next 8 weeks after a second round of treatment was given.
      While Lufenuron's efficacy in *prevention* of ringworm
      was not tested, the prospect that this would work has
      encouraged many people to switch flea preventive
      methods to attempt to prevent both fleas and ringworm
      It is hypothesized that Lufenuron works against ringworm
      because the mechanism of action (interfering with the
      synthesis and deposition of chitin in the growing
      organism) happens to be as destructive to growing fungi
      as it is to growing fleas because fungal cell walls
      contain chitin. It is reported relative safety is
      also apparently related to its action being specific
      for chitin production, as humans do not produce chitin.
      Lufenuron appeared not to have adverse effects when
      used in the study at higher than usual doses
      according to the report. However, Lufenuron is not licensed
      for use for ringworm as yet at any dosage. It is licensed
      for prevention of flea infestation at a somewhat lower
      dose than used in the study. It is therefore very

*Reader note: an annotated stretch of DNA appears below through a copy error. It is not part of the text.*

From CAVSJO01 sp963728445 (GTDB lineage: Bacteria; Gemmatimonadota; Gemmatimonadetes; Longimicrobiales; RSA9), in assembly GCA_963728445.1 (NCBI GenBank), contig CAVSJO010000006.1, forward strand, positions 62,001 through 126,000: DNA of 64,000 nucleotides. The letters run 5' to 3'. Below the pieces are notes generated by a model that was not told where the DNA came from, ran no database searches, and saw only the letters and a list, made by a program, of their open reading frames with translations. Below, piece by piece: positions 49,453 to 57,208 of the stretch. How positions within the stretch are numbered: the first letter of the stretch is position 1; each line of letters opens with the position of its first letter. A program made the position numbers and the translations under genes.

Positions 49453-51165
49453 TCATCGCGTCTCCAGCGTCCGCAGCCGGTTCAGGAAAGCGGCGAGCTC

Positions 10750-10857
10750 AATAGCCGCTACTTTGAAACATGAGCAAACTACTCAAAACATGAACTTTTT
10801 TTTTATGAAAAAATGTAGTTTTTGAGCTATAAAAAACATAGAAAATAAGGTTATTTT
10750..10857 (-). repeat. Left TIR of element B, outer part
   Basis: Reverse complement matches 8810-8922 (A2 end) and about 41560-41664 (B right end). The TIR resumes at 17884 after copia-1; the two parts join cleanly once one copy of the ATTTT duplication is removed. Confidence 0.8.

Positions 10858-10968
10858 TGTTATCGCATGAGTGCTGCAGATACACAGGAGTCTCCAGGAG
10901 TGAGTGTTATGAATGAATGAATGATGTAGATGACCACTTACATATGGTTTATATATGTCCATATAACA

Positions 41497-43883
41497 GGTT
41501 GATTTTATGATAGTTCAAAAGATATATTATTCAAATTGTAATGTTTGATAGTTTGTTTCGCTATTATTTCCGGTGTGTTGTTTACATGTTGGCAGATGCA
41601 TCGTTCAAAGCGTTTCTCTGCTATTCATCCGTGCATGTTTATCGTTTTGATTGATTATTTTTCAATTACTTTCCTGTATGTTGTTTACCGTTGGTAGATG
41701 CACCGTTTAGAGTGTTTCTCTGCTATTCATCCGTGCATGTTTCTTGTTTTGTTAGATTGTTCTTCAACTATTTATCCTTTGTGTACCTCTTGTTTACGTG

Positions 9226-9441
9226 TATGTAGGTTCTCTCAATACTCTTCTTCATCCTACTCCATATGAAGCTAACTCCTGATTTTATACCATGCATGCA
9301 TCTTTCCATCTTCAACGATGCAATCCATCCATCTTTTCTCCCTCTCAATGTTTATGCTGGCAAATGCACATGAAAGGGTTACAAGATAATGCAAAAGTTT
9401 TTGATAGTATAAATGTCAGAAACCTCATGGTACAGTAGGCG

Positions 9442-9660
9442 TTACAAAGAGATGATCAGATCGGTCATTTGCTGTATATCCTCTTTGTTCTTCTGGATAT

important that pet owners give informed consent for the
      off-label use of this drug if it is being used
      exclusively to treat ringworm or in doses exceeding
      that used normally for flea treatment.The truth is that
      we don't know what dosage of Program should be used to
      treat ringworm. The researchers who published the study
      picked dosages for convenience, not because
      they had any other specific reason and a lower
      dosage may well be just as effective.
      Dermatologists, however, are currently recommending
      using Program at *100 mg/kg*, repeated again 2 weeks
      Initial reports from our patients, fanciers and
      rescuers, based on subjective reckoning and user
      testimonials rather than scientific study, sound
      promising though certainly further objective scientific
      study needs to be done to ascertain whether this indeed
      the panacea for treatment of ringworm that one might
      hope for and what dosage is best used.
      One last word... this caution about fleas and
      flea treatment A common misconception is that
      fleas and other parasites are not a problem in the
      winter. This is not the case. The fact is, your cat
      may be exposed to parasites more often than you think
      in the winter. Midwinter warm spells can produce ideal
      conditions for fleas to emerge and, under the right